*This column was originally written in 2011. But The Kid’s birthday is next week, and this week I’ll be working on gathering the ingredients to cook the sauce this weekend. So, I thought it was appropriate to re-run. I hope you enjoy, and try making this wonderful, versatile sauce.
So, The Kid came home a few days ago, finished with six months of summer internship and first-time completely independent living. Petey and I filled the fridge with childhood favorites like Clementines and RC Cola and counted the hours.
I made a big pot of childhood’s favorite guilty pleasure; pink sauce.
Despite being the child of an Italian girl from Jersey, I have never liked red sauce (called Sunday gravy by my mom and her sisters). Consequently, I never made it. If Petey or The Kid wanted spaghetti and meatballs, they had to leave home, and get their fix on the streets.
Because I wanted to make some kind of spaghetti for the family, but mainly because I’m always looking for something thick and yummy to ladle onto carbs, I came up with this coral-colored, indulgent concoction.
I invented this recipe before I could really cook, and The Kid has loved it for years. This sauce is not for the faint of heart. It should be no more than an occasional treat if you want to fit into your jeans or look your doctor in the eye. Fat is flavor and can be the culinary equivalent of false eyelashes and push-up bra for the novice cook.
A big pot of this bubbling velvet starts the day before the finished dish. I make a batch of meatballs. My walnut-sized offerings are made with a mixture of ground veal and pork. Before the meat even comes out of the fridge, I make a panade. A panade is a bread ripped into tiny pieces and soaked until saturated.
My soak is egg, cream, shredded Parm, finely chopped garlic, chiffonade of basil, a splash of both olive oil and marsala wine, and salt and pepper. When the bread and the soak are one, I break the ground meat into small pieces and lightly mix, almost folding the mixture together. If you go nuts and mix your meatballs too much, they will be rubbery and dry.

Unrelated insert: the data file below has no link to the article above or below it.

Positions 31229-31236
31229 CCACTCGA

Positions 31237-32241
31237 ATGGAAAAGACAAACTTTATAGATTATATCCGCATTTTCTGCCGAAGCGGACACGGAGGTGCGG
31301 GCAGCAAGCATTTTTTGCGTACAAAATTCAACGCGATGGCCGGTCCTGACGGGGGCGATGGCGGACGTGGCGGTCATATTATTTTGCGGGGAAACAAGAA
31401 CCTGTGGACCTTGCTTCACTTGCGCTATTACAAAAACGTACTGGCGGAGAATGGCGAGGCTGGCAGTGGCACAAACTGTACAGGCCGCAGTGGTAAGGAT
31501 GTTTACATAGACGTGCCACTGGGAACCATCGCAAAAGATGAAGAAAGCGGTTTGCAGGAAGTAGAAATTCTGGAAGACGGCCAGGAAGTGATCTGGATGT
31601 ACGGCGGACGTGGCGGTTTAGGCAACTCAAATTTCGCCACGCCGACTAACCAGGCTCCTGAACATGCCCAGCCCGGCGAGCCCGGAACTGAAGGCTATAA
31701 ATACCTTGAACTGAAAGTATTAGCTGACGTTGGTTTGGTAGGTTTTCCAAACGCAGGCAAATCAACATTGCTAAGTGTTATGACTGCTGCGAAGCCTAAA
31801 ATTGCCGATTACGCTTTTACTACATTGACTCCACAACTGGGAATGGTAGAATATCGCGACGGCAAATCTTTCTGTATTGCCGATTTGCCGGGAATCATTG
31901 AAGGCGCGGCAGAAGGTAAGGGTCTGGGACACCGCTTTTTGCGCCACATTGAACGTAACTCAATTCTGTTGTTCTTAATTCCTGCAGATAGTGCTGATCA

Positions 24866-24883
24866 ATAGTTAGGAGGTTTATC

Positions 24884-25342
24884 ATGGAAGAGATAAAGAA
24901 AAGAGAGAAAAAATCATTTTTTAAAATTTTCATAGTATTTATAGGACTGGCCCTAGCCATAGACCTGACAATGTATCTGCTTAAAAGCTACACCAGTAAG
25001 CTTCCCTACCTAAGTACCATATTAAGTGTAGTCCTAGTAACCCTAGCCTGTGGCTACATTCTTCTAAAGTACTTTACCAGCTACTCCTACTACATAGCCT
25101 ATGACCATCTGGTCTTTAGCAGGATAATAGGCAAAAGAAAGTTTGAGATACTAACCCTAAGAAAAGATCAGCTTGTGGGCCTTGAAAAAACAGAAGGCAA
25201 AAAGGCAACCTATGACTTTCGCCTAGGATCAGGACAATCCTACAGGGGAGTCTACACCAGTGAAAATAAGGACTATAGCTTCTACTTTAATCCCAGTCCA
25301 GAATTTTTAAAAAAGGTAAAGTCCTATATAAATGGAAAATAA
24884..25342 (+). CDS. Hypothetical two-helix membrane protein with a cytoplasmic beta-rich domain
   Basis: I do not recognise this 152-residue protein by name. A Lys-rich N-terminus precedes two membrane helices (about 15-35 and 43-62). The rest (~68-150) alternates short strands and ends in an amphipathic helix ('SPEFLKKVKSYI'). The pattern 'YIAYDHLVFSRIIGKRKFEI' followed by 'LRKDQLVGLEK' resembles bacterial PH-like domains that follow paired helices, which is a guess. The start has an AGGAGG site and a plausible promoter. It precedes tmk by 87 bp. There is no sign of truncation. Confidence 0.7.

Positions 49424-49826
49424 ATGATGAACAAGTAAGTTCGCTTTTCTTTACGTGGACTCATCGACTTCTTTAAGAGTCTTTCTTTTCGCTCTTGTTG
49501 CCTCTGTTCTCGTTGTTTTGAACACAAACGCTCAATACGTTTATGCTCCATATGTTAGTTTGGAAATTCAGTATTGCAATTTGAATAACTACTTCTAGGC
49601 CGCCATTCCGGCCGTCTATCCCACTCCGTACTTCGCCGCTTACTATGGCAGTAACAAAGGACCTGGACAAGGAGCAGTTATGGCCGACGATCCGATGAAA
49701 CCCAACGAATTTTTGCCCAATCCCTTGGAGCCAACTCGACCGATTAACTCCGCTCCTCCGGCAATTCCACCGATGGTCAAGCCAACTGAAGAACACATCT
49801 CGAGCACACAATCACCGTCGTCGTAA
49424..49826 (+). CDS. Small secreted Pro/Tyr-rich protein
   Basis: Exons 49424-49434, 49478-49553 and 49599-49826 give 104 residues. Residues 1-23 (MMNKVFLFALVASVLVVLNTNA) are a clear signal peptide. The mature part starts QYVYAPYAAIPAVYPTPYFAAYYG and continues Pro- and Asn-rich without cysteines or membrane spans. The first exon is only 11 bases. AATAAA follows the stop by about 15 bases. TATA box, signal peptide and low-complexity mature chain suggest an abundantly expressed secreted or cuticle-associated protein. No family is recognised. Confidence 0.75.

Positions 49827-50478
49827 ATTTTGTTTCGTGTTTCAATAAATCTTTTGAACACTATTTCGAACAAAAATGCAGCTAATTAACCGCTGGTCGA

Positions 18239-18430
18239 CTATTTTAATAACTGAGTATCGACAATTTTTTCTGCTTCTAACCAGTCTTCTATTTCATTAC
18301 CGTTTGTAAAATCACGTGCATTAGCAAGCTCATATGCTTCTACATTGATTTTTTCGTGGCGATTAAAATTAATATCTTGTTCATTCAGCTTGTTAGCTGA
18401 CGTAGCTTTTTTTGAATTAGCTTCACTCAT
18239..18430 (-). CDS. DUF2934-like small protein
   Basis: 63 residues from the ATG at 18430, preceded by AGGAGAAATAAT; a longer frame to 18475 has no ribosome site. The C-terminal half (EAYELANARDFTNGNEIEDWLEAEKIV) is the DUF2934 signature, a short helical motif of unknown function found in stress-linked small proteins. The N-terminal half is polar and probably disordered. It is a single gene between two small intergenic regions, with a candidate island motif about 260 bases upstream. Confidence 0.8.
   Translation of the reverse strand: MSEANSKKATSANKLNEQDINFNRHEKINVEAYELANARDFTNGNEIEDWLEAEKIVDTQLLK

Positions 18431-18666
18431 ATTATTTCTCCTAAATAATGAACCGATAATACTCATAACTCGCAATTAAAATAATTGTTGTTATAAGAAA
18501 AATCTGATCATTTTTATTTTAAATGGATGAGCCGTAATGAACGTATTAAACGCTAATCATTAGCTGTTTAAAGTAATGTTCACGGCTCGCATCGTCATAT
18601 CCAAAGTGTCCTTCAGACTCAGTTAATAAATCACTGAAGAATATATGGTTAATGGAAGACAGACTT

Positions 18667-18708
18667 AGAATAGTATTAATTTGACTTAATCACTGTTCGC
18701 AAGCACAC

I can’t fry a spherical meatball to save my life. So, I bake them, on a cooling rack over a cookie sheet, at 350 for twelve minutes, and a few minutes under the broiler flipped once. This gives them some color that translates to flavor in the finished product.
To get them uniform in size, I use a smallish cookie/portion scoop. I roll them into balls, sprinkle them with salt, pepper, and a little bit of freshly ground nutmeg. About eighteen or so go in the sauce, and any extra goes in the freezer for future use.
The sauce itself is pretty simple. I brown 10-12 Italian sausages that I’ve cut into one-inch slices. I remove them from the pot and carmelize about 1 1/2 pounds of sliced mushrooms, a small onion chopped, and five or six chopped cloves of garlic. Then I add back the sausage and a can of tomato paste. When the paste has cooked to a deep burgundy, I deglaze with a cup of marsala. When the wine is almost gone, I dump in a quart of chicken stock and 2 cups of cream. Into it I put a couple of tablespoons of sundried tomatoes, 1/2 cup shredded Parmesan, a tablespoon of sugar, 2 tablespoons of chopped basil, a drizzle of olive oil, and salt and pepper to taste.
When it comes to a boil, I thicken it slightly with a peanut butter-colored roux and add the meatballs. It then slowly cooks for hours on the stovetop.
When we’re ready to eat, I toss in another handful of chopped basil for fresh flavor.
I serve it on spaghetti, bake it into ziti, and use it on a ton of other things. The Kid is convinced it would be tasty on an old tennis shoe. Tonight, we’re having leftover sauce on rice, my personal favorite.
Thanks for your time.
Contact debbie at firstname.lastname@example.org.